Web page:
Bree Newsome explains Confederate flag act: 'I refuse to be ruled by fear'
Bree Newsome, the woman who has been called a “superhero” for taking down the Confederate flag from the South Carolina statehouse, is now speaking out about why she took down the flag, which she describes as a symbol of “racial intimidation and fear.”
“A white man had just entered a black church and massacred people as they prayed. He had assassinated a civil rights leader. This was not a page in a textbook I was reading nor an inscription on a monument I was visiting,” Newsome wrote in a statement on Blue Nation Review, describing the Charleston church massacre as a turning point. “This was now. This was real. This was—this is—still happening.”
She and other activists sat down to decide how to go about removing the flag. They decided that a black woman would take it down and a white man (in this case, activist James Tyson, 30) would help her over the fence “as a sign that our alliance transcended both racial and gender divides.”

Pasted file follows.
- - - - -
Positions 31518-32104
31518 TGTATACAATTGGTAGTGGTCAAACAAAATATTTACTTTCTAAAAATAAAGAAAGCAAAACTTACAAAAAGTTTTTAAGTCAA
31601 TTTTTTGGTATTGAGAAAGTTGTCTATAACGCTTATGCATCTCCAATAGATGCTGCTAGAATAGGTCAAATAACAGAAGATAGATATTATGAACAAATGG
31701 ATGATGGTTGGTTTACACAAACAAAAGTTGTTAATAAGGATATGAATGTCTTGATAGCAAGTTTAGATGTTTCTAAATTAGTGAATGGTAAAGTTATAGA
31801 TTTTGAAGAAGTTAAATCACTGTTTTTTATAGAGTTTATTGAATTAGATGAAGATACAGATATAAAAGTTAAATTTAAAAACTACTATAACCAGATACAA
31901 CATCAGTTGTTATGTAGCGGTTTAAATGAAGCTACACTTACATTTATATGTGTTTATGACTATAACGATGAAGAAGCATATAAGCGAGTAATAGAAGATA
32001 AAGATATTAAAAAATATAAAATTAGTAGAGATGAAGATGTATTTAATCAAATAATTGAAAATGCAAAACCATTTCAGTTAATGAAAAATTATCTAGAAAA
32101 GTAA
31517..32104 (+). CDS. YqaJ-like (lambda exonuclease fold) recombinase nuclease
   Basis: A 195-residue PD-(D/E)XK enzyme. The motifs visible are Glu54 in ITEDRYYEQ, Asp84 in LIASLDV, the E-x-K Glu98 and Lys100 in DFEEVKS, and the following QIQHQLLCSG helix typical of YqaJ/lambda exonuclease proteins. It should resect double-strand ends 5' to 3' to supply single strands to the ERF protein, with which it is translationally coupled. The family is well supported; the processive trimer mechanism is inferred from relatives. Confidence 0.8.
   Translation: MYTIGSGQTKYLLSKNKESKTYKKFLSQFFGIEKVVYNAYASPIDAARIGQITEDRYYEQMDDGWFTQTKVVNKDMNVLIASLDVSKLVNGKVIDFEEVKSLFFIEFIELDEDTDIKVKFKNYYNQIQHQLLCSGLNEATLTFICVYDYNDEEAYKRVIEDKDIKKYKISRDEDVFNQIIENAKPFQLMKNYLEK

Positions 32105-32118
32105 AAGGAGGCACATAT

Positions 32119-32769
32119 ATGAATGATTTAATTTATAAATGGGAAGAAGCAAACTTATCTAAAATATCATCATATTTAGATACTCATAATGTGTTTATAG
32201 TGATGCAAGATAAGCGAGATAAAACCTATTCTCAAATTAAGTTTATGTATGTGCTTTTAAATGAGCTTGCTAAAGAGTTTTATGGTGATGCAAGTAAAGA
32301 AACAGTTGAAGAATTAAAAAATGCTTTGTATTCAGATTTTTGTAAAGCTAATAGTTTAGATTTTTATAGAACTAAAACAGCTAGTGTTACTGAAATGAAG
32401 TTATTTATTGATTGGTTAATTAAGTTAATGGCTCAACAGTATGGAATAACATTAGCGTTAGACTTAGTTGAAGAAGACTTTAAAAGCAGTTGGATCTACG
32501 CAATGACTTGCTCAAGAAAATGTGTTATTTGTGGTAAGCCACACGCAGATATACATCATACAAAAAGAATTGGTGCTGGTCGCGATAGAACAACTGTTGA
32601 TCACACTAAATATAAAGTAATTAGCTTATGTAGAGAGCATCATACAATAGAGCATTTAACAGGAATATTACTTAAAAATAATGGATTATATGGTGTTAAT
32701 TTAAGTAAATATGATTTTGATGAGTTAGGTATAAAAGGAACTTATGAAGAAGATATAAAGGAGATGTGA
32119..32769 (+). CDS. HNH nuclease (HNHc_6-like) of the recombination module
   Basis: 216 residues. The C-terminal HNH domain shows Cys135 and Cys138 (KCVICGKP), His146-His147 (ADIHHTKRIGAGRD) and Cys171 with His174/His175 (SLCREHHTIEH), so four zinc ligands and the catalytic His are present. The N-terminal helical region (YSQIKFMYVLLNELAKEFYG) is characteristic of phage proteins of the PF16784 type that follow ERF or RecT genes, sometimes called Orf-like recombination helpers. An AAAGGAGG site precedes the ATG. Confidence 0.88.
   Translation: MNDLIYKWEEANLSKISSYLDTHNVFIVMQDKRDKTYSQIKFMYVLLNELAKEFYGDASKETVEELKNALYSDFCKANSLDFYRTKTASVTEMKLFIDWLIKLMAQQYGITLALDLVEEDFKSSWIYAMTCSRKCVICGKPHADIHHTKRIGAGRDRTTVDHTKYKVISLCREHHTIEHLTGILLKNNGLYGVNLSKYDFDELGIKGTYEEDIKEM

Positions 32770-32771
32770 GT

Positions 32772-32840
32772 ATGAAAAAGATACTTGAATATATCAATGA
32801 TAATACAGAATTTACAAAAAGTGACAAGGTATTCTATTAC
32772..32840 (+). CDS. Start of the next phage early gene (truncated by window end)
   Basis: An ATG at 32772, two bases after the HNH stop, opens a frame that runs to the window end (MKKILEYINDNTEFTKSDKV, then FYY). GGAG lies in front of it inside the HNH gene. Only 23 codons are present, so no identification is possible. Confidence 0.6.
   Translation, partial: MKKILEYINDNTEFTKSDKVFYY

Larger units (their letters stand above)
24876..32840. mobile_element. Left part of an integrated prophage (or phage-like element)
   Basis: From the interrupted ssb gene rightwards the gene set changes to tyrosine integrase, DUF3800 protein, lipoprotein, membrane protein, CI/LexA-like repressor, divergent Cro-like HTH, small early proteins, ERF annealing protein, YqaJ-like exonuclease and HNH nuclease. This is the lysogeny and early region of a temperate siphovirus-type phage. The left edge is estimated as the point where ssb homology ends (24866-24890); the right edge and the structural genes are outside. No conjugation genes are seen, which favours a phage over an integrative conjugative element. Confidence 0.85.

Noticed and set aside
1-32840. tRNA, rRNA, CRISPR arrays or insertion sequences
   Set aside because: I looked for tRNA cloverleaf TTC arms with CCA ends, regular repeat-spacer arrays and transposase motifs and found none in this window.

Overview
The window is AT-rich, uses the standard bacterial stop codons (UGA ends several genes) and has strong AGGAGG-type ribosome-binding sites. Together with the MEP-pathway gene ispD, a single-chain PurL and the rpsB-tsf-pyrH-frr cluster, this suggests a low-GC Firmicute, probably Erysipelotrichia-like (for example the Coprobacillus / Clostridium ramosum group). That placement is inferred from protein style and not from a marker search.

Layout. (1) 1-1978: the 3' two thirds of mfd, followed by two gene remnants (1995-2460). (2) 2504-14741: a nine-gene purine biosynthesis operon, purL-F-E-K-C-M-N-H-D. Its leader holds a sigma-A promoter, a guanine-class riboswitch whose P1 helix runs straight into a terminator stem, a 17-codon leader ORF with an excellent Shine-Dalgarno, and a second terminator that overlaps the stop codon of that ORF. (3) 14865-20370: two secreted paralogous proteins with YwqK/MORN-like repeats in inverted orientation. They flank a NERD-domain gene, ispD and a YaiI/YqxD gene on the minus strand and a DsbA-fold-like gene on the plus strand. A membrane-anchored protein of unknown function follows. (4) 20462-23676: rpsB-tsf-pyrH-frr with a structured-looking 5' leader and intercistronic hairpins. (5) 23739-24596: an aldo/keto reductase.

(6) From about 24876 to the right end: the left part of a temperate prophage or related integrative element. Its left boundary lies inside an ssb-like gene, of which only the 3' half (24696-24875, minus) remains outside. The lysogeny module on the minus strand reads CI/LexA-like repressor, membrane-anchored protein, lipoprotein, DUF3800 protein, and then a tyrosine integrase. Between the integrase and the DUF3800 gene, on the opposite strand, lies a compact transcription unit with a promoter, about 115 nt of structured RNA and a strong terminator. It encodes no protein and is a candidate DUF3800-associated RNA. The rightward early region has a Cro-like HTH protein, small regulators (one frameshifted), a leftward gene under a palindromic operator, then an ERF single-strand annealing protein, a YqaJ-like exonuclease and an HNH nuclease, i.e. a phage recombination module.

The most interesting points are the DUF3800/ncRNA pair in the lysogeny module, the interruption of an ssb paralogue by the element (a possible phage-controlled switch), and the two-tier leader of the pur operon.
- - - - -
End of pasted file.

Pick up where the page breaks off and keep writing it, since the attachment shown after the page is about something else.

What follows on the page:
“We made this decision because for us, this is not simply about a flag, but rather it is about abolishing the spirit of hatred and oppression in all its forms,” Newsome added.
She went on to say that she traced her heritage back to South Carolina and that she believed Southern heritage was about more than just the Confederacy.
“You see, I know my history and my heritage,” Newsome said. “The Confederacy is neither the only legacy of the south nor an admirable one. The southern heritage I embrace is the legacy of a people unbowed by racial oppression.”
“The history of the South is also in many ways complex and full of inconvenient truths,” Newsome added. “But in order to move into the future we must reckon with the past.”
When she reached the ground after removing the flag, Newsome quoted from the Bible, saying, “The Lord is my light and my salvation, whom shall I fear?”
Now, she stands by that sentiment, saying, “I refuse to be ruled by fear. How can America be free and be ruled by fear? How can anyone be?”